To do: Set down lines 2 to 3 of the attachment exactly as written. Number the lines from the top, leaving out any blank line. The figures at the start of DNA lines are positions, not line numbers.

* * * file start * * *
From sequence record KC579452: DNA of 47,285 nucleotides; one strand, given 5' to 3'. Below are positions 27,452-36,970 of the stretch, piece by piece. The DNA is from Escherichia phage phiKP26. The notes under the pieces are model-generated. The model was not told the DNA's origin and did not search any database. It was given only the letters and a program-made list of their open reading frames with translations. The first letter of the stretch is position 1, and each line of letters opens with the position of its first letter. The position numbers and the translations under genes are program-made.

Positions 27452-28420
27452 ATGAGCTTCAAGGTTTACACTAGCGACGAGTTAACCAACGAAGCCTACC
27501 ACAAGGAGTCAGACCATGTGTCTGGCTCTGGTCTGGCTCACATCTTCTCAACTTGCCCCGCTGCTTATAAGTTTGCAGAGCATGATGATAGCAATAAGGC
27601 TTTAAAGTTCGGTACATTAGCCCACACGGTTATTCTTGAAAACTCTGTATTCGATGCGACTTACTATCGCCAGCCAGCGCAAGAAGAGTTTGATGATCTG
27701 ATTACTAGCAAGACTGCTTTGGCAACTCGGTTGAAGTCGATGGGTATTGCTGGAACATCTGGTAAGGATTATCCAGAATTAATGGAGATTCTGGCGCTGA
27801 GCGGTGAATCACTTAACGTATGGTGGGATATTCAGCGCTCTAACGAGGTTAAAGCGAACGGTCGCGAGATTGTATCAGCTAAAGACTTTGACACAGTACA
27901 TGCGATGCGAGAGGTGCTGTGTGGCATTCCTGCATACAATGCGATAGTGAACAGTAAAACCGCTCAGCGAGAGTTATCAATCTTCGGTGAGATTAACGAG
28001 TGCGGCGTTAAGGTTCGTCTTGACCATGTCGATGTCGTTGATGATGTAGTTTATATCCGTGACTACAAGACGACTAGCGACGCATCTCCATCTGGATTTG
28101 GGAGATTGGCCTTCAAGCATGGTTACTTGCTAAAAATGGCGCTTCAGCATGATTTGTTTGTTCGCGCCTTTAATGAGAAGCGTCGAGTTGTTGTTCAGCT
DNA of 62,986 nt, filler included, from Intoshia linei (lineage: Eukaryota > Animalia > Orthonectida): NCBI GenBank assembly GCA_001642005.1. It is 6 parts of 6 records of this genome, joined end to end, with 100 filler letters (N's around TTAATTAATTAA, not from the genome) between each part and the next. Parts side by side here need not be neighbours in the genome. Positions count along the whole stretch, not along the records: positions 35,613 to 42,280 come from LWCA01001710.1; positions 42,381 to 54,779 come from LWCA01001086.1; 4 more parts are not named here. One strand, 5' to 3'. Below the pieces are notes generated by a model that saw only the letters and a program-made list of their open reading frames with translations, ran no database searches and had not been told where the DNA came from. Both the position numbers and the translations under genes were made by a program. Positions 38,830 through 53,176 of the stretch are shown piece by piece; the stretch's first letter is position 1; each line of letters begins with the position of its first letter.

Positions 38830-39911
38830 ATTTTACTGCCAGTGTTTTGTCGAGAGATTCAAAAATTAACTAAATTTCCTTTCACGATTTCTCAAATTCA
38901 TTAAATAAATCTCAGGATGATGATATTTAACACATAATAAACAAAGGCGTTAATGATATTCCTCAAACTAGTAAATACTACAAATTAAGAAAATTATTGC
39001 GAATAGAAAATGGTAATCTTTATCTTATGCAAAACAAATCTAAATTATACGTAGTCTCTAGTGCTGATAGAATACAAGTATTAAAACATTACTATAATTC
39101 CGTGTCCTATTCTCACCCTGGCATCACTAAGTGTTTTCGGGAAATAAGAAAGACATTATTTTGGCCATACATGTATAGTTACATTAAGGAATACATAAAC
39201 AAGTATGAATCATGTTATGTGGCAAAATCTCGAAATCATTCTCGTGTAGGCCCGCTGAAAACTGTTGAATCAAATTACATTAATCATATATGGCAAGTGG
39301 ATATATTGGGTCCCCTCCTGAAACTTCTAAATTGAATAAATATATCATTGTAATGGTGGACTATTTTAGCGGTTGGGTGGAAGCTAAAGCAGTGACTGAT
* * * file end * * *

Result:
Positions 27452-28420
27452 ATGAGCTTCAAGGTTTACACTAGCGACGAGTTAACCAACGAAGCCTACC